Save the Date – Our Next Meeting
May 16, 7 p.m. at the Country Club.
Remaining 2018 Meeting dates: September 19th, November 14th (this meeting is a week earlier than usual because of Thanksgiving)
If you have a book to share, or want to borrow one, there is a neighborhood ‘library’ in a display box at the curb at 1912 Bonita Way South. Bring a book, take a book, pass the books around.
Fishing in the ponds – what’s the problem?
Here is an explanation that will allow Lakewoodians to better understand the fishing situation and enable us to explain it to outsiders who want to fish here.
The bottom line is that it is in the interest of everyone who lives here to ensure that the Country Club and the golf course continue to thrive. Without the golf course, we are just another St Pete neighborhood. All that open space, all that greenery and blue sky, all that wildlife is what sets us apart and makes us special. It doesn’t matter whether you play golf or even belong to the Club – the value of your home depends in large part on the health of the golf course.
Trespass. Most of the ponds are in areas that belong to the Country Club so that anyone wanting to fish in them has to trespass over Club property. No one who is not a member of the Country Club has any business on the course. Very often after one person begins fishing an area, others join in and create groups large enough to become a real hazard for the golfers. Little children are often left to wander around dangerously close to the water – and there isn’t a single pond on this course that doesn’t have at least one resident alligator.
Danger. A golf ball travels 90 mph and does considerable damage when it makes contact with a human head. Golfers often cannot see what’s ahead of them and have to trust that no one is foolish enough to be sitting in their path.
Fish. The fish are put in the ponds and paid for by the Club to keep down the alga. Golfers do not want to play among scummy ponds that smell. The fish are therefore not up for public grabs. Moreover, the fish are full of pesticides and fertilizer and are suitable for ingestion only by birds (who mercifully don’t seem to be affected, if the success of our osprey nests is any indication).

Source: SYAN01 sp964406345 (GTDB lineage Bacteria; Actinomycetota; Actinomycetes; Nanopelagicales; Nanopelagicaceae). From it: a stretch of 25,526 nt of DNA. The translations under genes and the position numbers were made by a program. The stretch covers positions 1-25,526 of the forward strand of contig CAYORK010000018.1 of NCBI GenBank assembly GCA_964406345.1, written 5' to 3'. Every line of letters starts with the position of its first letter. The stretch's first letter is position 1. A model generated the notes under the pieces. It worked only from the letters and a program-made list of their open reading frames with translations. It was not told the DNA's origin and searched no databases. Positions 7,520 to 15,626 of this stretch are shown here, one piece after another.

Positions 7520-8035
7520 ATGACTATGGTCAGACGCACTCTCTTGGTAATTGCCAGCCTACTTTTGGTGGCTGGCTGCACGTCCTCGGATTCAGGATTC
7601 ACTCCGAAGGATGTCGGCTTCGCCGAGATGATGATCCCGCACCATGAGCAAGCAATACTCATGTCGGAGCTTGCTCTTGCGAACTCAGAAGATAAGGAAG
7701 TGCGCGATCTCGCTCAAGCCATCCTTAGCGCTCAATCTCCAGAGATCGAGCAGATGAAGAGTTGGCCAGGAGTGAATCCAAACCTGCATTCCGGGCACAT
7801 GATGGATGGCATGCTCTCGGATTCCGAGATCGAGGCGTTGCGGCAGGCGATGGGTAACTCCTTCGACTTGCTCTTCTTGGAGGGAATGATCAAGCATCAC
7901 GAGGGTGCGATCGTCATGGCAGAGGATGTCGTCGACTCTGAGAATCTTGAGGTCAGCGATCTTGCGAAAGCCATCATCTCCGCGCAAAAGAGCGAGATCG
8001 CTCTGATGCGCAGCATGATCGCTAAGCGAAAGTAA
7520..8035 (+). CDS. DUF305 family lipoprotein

Intrusion. Many of the people who want to fish here do not understand the protocols and rules governing golf courses. They pull their cars up onto the easement (which is illegal) and then walk right into the path of golfers preparing to swing.
Parking and Litter. Along with a lack of knowledge about proper behavior, those wanting to fish often park illegally and leave behind dead or dying fish, litter, and/or beer bottles. In some areas, people pulling their cars up on the rights of way – also illegal – have destroyed the grass and turned the area into a sand lot. Someone has to pay to fix that.
Cast nets. A lot of fishing folk prefer cast nets, which quickly get them a lot of fish to sell for bait. Unfortunately, cast nets are illegal everywhere in this city except Lake Maggiore. And again, that ‘bait’ is really stocked fish owned by the Club so this is nothing more or less than stealing.
There are people, such as the woman who visited our meeting on January 20th, who believe that if they are sitting on a city right-of-way, they are on public property and can therefore fish. They can in fact stay on that public property all day long… but they cannot fish. Once they put that rod in the water, they are trespassing.
What you can do
If you see someone fishing in one of the course’s ponds (and the only one that isn’t Club property is Summit Lake, the entire rim of which is privately owned by residents), you can point out that they are on private property politely ask them to leave. This rarely works. You can then let them know the police are being called and move away. Or call the club at 867-2111 during business hours (ask for the pro shop or the manager), or call the police non-emergency number at 893-7780, or notify the Association president at 460-1586.
NEW CITY ORDINANCE REGARDING SOLICITATION
Enforcement of the new solicitation ordinance is going to be essentially a police matter, since Codes will not be around when someone rings your doorbell. This is going to make enforcement somewhat tricky.
We have to bear in mind that while the day-to-day annoyances are a problem, the bigger picture is the need to get the permits pulled or rejected for companies like Vivint that come in here and consistently ignore the rules. If the word gets out that you can forfeit your permit in this city for breaking our law, we will see a lot less of this.
With that in mind, here’s what we recommend:
If you have a NO SOLICITING sign (and we urge you to hop over to Ace Hardware and get one) and a commercial vendor rings your doorbell, do one or all of the following:
- Call out “Do you see that sign? We’re calling the police.” Then call 893-7780 and report the person – male, so tall, wearing this shirt and those pants, etc. – and your address. If you see the person walking way, try to determine which way he’s going and tell that to the PD. It’s important that the PD gets involved so that there is a record of the problem.
- Take your cell phone camera to the door, open the door, say smile, take the picture, close the door. Then do #1, above. We recommend you try to see what’s out there before you open the door – a permitted solicitor will be wearing a photo ID. Be cautious.